IN THIS SECTION
Houses offer students and teachers the opportunity to work with one another outside of the academic arena, and through various competitions that promote a healthy sense of school spirit, students establish connections that transcend classrooms and grade levels. Houses also provide older Middle School students with leadership opportunities through positions on our House Council and through the organization of school-wide activities.
Lausanne students are initiated into the House process during the formal House Sorting Ceremony (ceremony introduction) when they enter the Middle School as a 5th grader or when they first enroll as a new student. Students remain in their particular Houses for their entire Middle School tenure. Per the traditional House System custom, some students are sorted into Houses as a “legacy” (put into the same House as an older sibling).
“I am really proud of what our students accomplish during their time in our House System,” said Graber. “They have a good time competing against each other, while at the same time building a sense of teamwork and unity with one another. It’s an integral part of the Lausanne Middle School experience and example of how we live out The Lausanne Way.”
In the summer of 2006, several Lausanne Middle School teachers were discussing unique ways to engage their students in meaningful, positive relationships with one another while fostering a strong sense of community. Greg Graber, Lausanne’s current Head of Middle School, was serving as Lausanne’s Middle School Dean of Students when these discussions began. He recalls, “We were looking for some way to ignite the passions of the children in terms of facilitating their development in areas such as community service, character education and school spirit.”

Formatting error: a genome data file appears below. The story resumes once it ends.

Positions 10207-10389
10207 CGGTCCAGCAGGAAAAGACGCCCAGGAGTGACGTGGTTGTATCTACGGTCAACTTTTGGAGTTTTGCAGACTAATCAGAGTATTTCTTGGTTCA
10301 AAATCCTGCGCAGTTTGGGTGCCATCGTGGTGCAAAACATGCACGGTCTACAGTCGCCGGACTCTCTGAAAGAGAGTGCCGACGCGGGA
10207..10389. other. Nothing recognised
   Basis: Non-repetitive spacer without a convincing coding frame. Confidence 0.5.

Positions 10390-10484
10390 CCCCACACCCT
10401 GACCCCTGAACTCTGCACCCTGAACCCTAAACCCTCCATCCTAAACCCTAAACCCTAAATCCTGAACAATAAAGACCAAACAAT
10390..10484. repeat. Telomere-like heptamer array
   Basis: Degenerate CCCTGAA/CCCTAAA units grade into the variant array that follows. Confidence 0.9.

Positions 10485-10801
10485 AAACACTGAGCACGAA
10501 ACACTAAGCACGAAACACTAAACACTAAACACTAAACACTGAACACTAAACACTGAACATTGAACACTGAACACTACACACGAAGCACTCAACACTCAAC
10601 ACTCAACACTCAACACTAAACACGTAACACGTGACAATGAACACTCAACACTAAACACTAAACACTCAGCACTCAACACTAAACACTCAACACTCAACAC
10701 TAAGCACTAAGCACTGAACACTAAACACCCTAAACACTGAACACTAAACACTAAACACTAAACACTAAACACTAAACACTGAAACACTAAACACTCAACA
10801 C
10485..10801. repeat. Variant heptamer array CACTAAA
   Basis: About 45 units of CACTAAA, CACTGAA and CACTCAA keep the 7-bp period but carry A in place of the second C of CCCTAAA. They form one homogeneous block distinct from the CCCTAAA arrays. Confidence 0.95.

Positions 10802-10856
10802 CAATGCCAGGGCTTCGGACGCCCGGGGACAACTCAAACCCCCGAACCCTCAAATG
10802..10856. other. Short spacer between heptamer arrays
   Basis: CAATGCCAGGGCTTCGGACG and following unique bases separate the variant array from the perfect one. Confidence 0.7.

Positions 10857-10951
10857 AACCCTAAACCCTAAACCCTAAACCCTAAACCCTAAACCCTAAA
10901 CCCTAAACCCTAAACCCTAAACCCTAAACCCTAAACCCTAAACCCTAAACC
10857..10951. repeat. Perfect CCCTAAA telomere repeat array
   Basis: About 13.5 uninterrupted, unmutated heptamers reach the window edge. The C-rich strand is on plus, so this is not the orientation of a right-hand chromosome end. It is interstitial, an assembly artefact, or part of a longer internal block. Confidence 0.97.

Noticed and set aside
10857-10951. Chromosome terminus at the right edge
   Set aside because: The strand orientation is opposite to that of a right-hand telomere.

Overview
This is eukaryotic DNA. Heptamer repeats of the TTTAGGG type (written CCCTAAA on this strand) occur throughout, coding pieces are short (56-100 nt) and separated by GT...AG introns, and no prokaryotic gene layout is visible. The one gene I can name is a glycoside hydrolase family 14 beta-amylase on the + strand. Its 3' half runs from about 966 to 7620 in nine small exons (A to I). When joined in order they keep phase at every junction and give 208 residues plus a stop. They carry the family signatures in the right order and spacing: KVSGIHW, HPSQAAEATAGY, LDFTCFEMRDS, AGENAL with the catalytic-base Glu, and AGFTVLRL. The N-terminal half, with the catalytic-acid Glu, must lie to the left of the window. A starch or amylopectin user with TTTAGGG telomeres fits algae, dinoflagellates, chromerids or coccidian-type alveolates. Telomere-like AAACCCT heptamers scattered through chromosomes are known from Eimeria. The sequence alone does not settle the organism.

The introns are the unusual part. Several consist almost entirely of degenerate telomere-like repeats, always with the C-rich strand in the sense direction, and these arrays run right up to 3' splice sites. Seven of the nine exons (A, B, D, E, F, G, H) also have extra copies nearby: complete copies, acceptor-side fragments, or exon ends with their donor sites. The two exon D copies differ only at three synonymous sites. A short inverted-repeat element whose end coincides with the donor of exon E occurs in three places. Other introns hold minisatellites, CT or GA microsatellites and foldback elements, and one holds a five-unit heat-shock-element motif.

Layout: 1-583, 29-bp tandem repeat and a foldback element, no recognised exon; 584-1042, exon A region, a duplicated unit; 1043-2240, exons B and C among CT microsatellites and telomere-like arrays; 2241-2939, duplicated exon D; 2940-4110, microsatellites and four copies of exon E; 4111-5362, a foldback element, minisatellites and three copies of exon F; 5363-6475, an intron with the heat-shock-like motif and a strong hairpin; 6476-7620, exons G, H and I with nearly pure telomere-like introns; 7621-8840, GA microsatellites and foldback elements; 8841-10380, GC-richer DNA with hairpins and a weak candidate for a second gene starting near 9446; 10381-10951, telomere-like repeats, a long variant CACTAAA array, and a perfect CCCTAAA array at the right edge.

Lausanne’s current Headmaster, Stuart McCathie, and former 8th Grade English teacher, Spencer Reese both provided inspiration for the introduction of the House System at Lausanne. “Stuart grew up in England in the House System, and Spencer was working on his doctoral thesis in Harry Potter studies,” shares Graber. “Needless to say, both were well-versed in the intricacies of the House System.”
The origins of the British educational House System date back to the 1850’s. House System students are likely to be divided into a number of Houses. In these Houses, they compete in competitions. Much pride is put into these House contests. The prestigious House Cup is won at the end of the year by the House that accrues the most points from these competitions. Houses are named after famous saints, historical alumni, landmarks, animal names or colors. The four Lausanne Houses are named for the majestic sounding names of the streets which border the school’s campus: Massey (Dragons), Lendenwood (Moose), Monmouth (Bears) and Cottingham (Knights).